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Traumatic irony

Michael Kimball's Ghosts of Ocean House
By MEGAN GRUMBLING  |  October 15, 2014

 theater_ashleyristeen_main

EXECUTING A SCENE Ashley Risteen in one of many guises in Ghosts’ Darlene. (photo by Kathleen Cavalaro)

A creaky old oceanfront Victorian. Three adult siblings who don’t like each other, plus a couple of spouses. A codicil to their father’s will that requires them to spend an excruciating week together in the house. And, of course, various ghosts. These are the old-school ingredients of Ghosts of Ocean House, a genre-style thriller (nominated for the 2007 Edgar Award of Mystery Writers of America) by local playwright Michael Kimball, and directed by G. Matthew Gaskell for the Players’ Ring, in Portsmouth.

The siblings and their spouses are mismatched for maximum screwball, stuck-in-a-house effect. Uptight born-again Martin (Don Goettler) barks commands at his twiggy, blonde, ebulliently hyperactive new wife Darlene (Ashley Risteen), who reels around in high-heel slippers, cheerfully over-sharing about her blue-violet aura and her felonies. Meanwhile, Patsy (Adrienne Montezinos) has a mystery cell-phone interlocutor and tensions with her husband Oliver (Charlie Bradley), a laconic mathematician. Finally, the ironically-named Sunshine is a former psychologist haunted by her own ghosts—as are all of the gathered guests, who proceed to hash out the family’s past and the mysterious shenanigans in the library.

That library handsomely conveys a sense of old New England ghostliness on the main stage, with faded wooden furniture and spines of books, gauze, and dusty rose drapes at the window. Interludes here between scenes are evocative, pooled in moonlight-blue and the sounds of gulls and quiet piano. Some action is also staged on the house’s deck, played on a side-stage area near the entrance, and this allows a clever spatial juxtaposition: when characters look out on the “ocean,” ruminating on fears of the unknown, the actors are actually looking at the library, at one of their clan collecting herself or turning off lights. (There are some sight-line problems, though: don’t sit too far to house right in the center section, or you’ll miss seeing some of the action.)

Story-wise, once one suspends disbelief about the terms of the will (which are a little convenient as a restricting device), Ocean House offers some fun moments for mild shivers. Free-reeling Darlene, it will come as no surprise, is ripe for possession, and the chameleon-like Risteen, though somewhat hyperbolically directed in her first scenes, shifts into other states and voices with brio and nicely alarming contrast. Risteen, indeed, keeps things interesting throughout with a croquet mallet and the reflexes of a racecar driver, as she negotiates Darlene’s high ditziness and her subtler awareness, as she swerves between chaste kittenishness, specter-induced hysteria, and rage.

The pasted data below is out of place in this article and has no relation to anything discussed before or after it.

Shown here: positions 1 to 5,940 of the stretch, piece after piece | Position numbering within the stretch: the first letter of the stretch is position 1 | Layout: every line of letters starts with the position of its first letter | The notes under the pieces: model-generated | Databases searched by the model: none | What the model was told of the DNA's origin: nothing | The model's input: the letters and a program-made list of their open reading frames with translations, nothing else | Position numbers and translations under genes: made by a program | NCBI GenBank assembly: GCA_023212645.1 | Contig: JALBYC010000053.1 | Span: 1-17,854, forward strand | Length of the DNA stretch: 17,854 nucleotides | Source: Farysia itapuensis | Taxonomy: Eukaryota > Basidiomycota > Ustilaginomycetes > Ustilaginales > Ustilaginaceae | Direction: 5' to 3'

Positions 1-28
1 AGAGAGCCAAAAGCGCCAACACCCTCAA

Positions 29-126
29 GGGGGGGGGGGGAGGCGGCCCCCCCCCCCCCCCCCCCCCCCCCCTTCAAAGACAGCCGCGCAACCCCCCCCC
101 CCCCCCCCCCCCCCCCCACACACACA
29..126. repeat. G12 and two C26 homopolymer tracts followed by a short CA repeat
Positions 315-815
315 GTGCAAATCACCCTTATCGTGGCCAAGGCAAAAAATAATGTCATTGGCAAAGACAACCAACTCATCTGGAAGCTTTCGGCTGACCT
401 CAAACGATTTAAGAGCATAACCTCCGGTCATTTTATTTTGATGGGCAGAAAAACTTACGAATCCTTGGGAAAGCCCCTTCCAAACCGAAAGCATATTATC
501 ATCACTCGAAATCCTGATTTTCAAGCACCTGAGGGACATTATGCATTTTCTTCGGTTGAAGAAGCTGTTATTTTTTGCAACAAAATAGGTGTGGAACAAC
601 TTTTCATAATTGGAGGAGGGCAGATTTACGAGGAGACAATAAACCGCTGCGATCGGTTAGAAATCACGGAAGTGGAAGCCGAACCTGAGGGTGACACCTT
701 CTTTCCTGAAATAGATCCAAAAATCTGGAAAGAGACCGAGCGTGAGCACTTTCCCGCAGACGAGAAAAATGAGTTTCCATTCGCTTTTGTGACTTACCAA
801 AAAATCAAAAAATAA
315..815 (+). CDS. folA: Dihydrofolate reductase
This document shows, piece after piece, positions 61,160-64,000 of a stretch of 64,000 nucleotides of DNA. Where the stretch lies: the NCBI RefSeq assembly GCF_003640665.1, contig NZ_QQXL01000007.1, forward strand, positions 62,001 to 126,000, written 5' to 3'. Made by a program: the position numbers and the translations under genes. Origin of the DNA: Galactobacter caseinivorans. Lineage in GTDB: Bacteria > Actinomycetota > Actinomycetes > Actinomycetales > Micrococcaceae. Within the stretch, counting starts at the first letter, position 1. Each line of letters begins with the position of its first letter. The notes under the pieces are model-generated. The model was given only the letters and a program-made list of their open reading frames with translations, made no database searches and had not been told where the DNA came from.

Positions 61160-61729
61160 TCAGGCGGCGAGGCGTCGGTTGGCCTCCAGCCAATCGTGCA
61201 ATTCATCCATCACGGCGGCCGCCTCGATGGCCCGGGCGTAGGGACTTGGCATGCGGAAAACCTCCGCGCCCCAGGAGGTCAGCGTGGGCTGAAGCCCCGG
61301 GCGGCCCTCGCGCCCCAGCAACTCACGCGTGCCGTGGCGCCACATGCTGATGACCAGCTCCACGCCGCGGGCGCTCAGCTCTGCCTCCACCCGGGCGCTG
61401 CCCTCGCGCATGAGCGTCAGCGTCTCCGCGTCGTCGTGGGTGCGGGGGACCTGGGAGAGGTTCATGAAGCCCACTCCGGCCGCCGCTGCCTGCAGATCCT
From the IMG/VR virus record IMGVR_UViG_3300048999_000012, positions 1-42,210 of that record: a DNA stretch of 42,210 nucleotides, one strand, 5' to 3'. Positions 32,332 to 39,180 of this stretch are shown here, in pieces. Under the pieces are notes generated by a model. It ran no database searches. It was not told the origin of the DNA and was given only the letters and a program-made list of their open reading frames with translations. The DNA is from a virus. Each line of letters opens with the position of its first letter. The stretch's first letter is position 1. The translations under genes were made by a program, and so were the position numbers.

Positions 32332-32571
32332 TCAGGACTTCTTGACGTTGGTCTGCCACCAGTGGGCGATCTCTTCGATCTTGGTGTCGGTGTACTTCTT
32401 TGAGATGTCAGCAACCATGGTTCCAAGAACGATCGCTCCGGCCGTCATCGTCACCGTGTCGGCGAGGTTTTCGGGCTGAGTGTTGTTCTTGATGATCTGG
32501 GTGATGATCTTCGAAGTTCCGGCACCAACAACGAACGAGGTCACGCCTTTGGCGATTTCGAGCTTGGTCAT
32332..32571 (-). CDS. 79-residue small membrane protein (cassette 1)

The story also involves a lot of family bickering, of arguing about the past and whose fault certain traumas were. As with the fighting of any family not our own, a little of this goes a long way—especially when it serves as a delivery mechanism for exposition—and Gaskell’s aggressive direction compounds the racket by keeping much of the acrimony at yelling volume. Martin is so severe to everyone—especially his wife, whom he treats like a 13-year-old—and Patsy is so frequently barking bitterly at either him or Oliver that it’s a genuine relief, and sometimes most genuinely revealing, when the characters’ words instead grow quieter, step back, or take a break entirely: Oliver’s wry remark, after a pause in the fighting, “Sad, how families don’t talk anymore”; Darlene’s wild but careful mania as she ploughs a tray of coffee mugs through a pile of jigsaw puzzle pieces, trying not to knock a single one off.

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ARTICLES BY MEGAN GRUMBLING
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  •   HOW TO DRESS A WOUND  |  October 24, 2014
    Kayleen and Doug first meet when they’re both eight years old and in the school nurse’s office: She has a stomachache, and he has “broken his face” whilst riding his bike off the school roof. Their bond, though awkward and cantankerous, is thus immediately grounded in the grisly intimacy of trauma.
  •   TRAUMATIC IRONY  |  October 15, 2014
    A creaky old oceanfront Victorian. Three adult siblings who don’t like each other, plus a couple of spouses. A codicil to their father’s will that requires them to spend an excruciating week together in the house. And, of course, various ghosts.
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    Do Buggeln and Vasta make a Glass Menagerie out of Brighton Beach Memoirs? Well, not exactly.

 See all articles by: MEGAN GRUMBLING



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